But if you take it out really, they’ll stay for a really long time. That’s why we find mummified teeth. We can actually find the teeth from people that have passed away, and we can actually tell who the person is based off their teeth.
It’s called a know the detective unit. Does it all the time in different? You know unforeseen circumstances, obviously bad things that normally don’t happen, but we can’t figure out who that person is that had potentially passed away from just their teeth. It’s pretty crazy. Okay, so we brought them right: lemon juice, lemon juice, super, very high.
In citric acid content yeah I have carbonated water, just nothing else: water, water, milk and iced coffee. I think the one is coffee, so this is going to be interesting. So one of the things that I also forgot to mention coca-cola – you know with the carbonic acid, they also have citric acid.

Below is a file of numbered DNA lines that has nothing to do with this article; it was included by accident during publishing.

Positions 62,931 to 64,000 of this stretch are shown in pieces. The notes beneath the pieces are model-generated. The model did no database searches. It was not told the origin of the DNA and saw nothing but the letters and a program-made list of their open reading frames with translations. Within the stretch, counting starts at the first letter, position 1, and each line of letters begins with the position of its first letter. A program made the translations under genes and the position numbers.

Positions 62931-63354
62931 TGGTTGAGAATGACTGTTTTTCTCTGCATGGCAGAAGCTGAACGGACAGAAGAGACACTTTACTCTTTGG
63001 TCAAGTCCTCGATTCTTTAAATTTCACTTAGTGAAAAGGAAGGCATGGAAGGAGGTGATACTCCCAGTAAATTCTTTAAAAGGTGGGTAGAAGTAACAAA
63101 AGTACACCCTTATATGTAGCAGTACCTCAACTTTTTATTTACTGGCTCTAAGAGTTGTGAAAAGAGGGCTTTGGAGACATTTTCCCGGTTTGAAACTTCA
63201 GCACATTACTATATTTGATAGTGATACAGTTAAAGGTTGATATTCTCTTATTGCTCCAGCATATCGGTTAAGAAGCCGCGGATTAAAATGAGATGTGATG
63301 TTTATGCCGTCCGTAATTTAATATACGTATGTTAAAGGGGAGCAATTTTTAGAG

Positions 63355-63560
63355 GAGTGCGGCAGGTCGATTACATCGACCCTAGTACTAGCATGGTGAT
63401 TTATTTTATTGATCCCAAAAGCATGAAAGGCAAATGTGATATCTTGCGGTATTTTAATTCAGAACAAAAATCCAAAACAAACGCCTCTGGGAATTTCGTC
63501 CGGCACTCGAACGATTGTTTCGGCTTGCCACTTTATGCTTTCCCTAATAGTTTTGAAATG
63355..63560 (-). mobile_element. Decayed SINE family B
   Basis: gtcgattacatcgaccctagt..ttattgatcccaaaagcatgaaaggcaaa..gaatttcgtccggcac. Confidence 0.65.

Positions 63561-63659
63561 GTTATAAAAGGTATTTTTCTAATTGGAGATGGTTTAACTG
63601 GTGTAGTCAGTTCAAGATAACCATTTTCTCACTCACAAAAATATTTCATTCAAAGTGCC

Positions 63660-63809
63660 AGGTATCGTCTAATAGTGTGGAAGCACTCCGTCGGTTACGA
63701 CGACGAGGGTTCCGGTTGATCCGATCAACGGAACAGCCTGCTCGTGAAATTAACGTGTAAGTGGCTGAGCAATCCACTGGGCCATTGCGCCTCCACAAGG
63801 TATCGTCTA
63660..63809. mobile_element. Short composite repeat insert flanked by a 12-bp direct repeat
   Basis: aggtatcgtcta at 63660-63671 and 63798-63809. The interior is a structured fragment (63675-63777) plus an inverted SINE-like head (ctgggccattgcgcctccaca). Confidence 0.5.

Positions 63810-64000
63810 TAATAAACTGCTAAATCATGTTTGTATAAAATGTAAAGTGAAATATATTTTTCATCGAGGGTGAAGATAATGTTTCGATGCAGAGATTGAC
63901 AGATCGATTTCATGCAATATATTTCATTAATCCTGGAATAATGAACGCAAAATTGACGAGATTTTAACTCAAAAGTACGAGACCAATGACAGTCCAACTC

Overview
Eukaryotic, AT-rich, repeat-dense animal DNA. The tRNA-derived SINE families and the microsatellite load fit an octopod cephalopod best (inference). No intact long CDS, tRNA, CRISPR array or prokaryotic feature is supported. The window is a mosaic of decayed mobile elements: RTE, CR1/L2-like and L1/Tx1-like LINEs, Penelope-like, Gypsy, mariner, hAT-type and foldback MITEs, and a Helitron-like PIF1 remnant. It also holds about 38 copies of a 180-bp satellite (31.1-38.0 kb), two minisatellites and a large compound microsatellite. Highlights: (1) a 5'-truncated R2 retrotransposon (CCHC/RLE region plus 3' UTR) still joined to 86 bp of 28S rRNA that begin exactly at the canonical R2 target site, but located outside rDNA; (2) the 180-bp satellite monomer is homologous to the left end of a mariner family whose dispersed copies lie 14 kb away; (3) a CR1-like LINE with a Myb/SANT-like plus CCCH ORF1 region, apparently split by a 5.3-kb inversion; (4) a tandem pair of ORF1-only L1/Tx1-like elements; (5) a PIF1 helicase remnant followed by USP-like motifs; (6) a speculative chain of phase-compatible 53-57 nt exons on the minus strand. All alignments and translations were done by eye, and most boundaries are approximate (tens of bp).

The very citric acid is very common in all these different drinks, and it’s one of the most harmful things to your teeth. So, it’s going to be interesting, just seeing the carbonated water, does the carbonation by itself cause an issue.
I don’t know, it’s going to be really interesting to find out. So, I’m thinking that the lime juice is probably going to be the worst of the batch because citric acid is just straight.
I don’t know acid, but let’s find out probably stay intact, okay, but I think the ones with the more acid to them. I think it will actually turn the teeth almost into a kind of jelly and one thing about teeth: composition, yeah because you basically have um proteins uh in your teeth: okay and the outside, which the enamel doesn’t have many proteins. It has, I think, five percent.